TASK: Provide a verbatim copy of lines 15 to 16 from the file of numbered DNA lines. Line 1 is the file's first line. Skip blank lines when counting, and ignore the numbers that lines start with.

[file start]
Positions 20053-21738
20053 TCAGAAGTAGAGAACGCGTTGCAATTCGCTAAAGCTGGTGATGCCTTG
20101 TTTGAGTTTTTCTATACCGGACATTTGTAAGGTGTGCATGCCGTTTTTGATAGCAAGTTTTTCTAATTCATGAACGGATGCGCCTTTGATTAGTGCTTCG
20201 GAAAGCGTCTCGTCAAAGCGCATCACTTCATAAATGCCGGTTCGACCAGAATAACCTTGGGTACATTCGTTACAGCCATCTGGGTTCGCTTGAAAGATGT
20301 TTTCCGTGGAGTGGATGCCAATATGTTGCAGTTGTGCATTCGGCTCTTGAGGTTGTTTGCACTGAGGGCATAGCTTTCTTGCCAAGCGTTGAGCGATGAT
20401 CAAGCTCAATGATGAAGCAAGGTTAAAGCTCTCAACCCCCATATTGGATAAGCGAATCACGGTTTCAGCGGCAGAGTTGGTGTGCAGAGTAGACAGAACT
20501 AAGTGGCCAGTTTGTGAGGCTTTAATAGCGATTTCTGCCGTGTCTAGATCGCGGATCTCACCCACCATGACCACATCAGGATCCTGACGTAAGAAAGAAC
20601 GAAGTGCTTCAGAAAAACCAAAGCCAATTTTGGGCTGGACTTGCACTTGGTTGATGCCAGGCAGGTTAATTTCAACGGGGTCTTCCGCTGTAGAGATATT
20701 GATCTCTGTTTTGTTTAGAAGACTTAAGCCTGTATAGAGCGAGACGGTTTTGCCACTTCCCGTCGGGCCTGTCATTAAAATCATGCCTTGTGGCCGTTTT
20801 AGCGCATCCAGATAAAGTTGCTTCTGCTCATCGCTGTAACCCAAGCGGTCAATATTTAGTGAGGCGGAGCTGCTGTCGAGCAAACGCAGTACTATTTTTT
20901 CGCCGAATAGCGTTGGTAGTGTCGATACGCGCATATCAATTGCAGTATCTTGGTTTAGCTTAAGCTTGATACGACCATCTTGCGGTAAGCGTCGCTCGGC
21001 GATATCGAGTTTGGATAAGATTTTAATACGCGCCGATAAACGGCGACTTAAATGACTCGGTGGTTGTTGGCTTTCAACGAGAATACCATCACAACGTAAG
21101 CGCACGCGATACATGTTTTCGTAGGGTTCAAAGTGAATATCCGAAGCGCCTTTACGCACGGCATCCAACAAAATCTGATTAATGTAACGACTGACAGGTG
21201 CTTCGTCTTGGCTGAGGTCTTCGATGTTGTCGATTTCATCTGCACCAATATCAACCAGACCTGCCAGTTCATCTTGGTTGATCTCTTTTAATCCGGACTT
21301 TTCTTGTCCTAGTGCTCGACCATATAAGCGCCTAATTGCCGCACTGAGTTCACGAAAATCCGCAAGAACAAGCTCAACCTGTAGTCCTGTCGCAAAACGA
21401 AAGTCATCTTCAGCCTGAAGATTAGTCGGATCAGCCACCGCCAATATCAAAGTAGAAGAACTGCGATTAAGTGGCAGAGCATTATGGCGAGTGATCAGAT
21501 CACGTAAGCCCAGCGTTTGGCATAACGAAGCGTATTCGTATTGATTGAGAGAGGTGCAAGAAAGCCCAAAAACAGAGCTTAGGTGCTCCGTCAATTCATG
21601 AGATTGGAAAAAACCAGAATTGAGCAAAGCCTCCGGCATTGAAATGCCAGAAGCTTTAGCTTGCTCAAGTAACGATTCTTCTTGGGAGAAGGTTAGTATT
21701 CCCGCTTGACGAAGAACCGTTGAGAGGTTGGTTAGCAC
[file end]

21301 TTCTTGTCCTAGTGCTCGACCATATAAGCGCCTAATTGCCGCACTGAGTTCACGAAAATCCGCAAGAACAAGCTCAACCTGTAGTCCTGTCGCAAAACGA
21401 AAGTCATCTTCAGCCTGAAGATTAGTCGGATCAGCCACCGCCAATATCAAAGTAGAAGAACTGCGATTAAGTGGCAGAGCATTATGGCGAGTGATCAGAT